School Observation Measure (SOM)

School Observation Measure (SOM)

DESCRIPTION

Structured observations have been conducted by researchers across the United States for several years using the Classroom Observation Measure, developed and validated by researchers at the Center for Research in Educational Policy (CREP) (Ross et al, 1991). Overall observation items from that instrument were modified to create the School Observation Measure (SOM), which represents a summary of ten 15-minute observations conducted in a single day. Multiple observations using the SOM allow researchers to determine the extent to which different common and alternative instructional practices are used in a school. School personnel can then evaluate actual, observed classroom practices within the context of their instructional goals. The factors are organized in six categories: Instructional Orientation, Classroom Organization, Instructional Strategies, Student Activities, Technology Use, and Assessment. In addition, the instrument solicits summary information regarding the amount of class time devoted to academics and the level of student engagement observed.

To ensure the reliability of data, observers must participate in extensive CREP delivered training. Additionally, observers receive a manual providing definitions of terms, examples and explanations of target strategies, and a description of procedures for completing the instrument. After reviewing the manual and receiving instruction in a group session, each observer participates in sufficient practice exercises to ensure that his/her data are comparable with those of experienced observers. In a reliability study (Lewis, Ross, & Alberg, 1999), pairs of trained observers selected the identical overall response on the five-category rubric on 67% of the items and were within one category on 95% of the items.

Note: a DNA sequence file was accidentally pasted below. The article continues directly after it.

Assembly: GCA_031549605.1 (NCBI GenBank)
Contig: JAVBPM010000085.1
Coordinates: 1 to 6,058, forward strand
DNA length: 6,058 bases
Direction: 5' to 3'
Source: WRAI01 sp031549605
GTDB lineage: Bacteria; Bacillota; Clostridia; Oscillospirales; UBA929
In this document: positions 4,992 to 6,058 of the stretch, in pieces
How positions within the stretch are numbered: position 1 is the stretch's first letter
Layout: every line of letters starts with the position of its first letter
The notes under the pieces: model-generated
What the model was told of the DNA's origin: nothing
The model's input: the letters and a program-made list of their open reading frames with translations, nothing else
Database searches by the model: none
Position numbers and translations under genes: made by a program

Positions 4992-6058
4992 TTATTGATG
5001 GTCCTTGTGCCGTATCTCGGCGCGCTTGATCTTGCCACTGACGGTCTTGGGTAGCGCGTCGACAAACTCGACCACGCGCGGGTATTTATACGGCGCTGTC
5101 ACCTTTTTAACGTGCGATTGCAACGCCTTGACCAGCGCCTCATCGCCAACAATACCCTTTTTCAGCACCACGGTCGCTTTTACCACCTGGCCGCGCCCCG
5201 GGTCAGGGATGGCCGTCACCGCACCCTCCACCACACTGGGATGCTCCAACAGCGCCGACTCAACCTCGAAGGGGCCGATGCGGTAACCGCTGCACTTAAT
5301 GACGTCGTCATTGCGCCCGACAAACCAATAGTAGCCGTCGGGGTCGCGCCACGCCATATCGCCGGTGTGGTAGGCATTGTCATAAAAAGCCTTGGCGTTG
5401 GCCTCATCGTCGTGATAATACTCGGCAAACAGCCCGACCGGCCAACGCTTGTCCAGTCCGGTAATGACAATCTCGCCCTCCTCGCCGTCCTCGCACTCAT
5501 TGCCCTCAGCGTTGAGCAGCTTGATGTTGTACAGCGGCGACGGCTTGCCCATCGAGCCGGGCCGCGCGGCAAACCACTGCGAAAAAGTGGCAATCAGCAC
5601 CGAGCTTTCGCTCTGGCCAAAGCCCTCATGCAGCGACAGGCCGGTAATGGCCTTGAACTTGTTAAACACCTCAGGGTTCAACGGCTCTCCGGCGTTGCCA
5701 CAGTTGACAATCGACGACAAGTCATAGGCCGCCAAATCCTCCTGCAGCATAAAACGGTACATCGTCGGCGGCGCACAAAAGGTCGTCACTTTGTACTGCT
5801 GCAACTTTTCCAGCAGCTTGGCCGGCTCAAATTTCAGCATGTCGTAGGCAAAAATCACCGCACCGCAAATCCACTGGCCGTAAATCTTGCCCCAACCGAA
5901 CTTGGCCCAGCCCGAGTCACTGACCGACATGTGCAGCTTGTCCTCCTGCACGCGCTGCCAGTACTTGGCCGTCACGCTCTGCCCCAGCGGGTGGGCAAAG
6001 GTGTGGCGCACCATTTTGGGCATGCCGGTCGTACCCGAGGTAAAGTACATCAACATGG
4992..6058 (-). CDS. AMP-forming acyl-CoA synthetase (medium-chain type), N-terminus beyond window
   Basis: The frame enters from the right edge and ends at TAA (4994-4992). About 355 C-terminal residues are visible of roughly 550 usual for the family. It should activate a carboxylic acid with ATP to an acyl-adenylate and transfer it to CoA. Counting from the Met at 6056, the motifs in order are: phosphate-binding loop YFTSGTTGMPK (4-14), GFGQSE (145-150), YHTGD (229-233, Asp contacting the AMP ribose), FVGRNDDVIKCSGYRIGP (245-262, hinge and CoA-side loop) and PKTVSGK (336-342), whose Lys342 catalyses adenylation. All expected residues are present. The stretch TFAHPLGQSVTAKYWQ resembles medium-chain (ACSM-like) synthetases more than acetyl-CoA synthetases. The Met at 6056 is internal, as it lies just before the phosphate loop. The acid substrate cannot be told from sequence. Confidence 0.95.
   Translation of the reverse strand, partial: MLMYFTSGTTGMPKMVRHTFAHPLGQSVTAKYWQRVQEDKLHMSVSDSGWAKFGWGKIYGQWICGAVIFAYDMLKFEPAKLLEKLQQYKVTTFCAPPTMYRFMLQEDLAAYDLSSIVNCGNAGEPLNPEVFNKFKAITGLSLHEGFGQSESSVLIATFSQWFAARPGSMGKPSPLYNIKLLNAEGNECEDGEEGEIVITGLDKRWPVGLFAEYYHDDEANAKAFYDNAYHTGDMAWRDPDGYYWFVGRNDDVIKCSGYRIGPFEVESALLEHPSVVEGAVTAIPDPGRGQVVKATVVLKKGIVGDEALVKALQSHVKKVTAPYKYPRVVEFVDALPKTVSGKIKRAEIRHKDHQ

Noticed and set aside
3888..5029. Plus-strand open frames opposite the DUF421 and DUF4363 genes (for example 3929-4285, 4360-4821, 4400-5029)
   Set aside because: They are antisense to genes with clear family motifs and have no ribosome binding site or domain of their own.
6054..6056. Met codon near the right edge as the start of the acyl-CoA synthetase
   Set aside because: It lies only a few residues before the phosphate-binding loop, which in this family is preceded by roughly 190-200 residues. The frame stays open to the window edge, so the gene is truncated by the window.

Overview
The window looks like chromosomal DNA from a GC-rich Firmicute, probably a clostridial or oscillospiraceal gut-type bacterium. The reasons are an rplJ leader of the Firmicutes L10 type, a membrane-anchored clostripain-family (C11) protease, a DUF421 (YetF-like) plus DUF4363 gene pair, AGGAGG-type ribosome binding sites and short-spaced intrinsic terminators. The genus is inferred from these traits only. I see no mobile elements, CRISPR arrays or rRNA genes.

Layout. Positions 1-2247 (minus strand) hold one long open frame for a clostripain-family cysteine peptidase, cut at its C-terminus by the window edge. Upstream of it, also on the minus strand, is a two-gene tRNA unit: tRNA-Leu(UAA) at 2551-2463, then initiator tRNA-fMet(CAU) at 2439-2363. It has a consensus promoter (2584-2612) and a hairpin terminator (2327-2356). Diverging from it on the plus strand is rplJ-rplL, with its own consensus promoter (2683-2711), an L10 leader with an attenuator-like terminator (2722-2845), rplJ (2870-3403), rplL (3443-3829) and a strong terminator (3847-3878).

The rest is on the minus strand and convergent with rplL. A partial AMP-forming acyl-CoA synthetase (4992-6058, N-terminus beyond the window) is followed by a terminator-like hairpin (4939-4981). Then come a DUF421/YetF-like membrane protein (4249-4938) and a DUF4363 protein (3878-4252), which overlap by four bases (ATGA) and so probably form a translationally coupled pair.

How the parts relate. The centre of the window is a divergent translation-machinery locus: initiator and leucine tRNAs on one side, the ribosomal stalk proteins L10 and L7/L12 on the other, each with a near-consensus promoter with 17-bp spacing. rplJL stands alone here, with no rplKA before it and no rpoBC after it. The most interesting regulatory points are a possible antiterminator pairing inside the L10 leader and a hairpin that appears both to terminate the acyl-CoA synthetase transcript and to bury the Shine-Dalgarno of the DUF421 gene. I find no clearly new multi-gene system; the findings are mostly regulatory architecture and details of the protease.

The instrument is propritery to The Center for Research in Educational Policy and The University of Memphis and can only be used with permission and a contractual agreement with the Center. Those interested in obtaining the instrument should contact the Center for additional information (see instrment website below).

The link below provides instrument documentation as well as the website where additional information can be found. The attachment provides instrument documentation.

Authors provide instrument validity and/or reliability information. 

Instruments

STELAR is not the author of these materials and cannot provide information on validity or permission for use. Permissions must be requested through the publisher or authors listed below.

INSTRUMENT DETAILS

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Feedback on this instrument from projects that have used it

amiller (not verified)
July 17, 2015 - 5:02pm

Q:  In what context did you use this instrument (setting, population, project name)?

Response: Classrooms, High School students (9th-12th), Memphis Virtual STEM Academy at East High School.

Q: Did you run into any limitations with this instrument? (Y/N)  If yes, please explain.

Response: No.

Q: Did this provide you with relevant information to address your research questions? (Y/N)  If yes, what question did this answer?

Response: Yes, it answered the questions "

To what extent do the model’s strategies increase students’ engagement in activities represented in the STEM and ICT workforce?" and " To what extent does the model improve academic achievement for program participants?".

Project Name: 

Memphis Virtual STEM Academy at East High School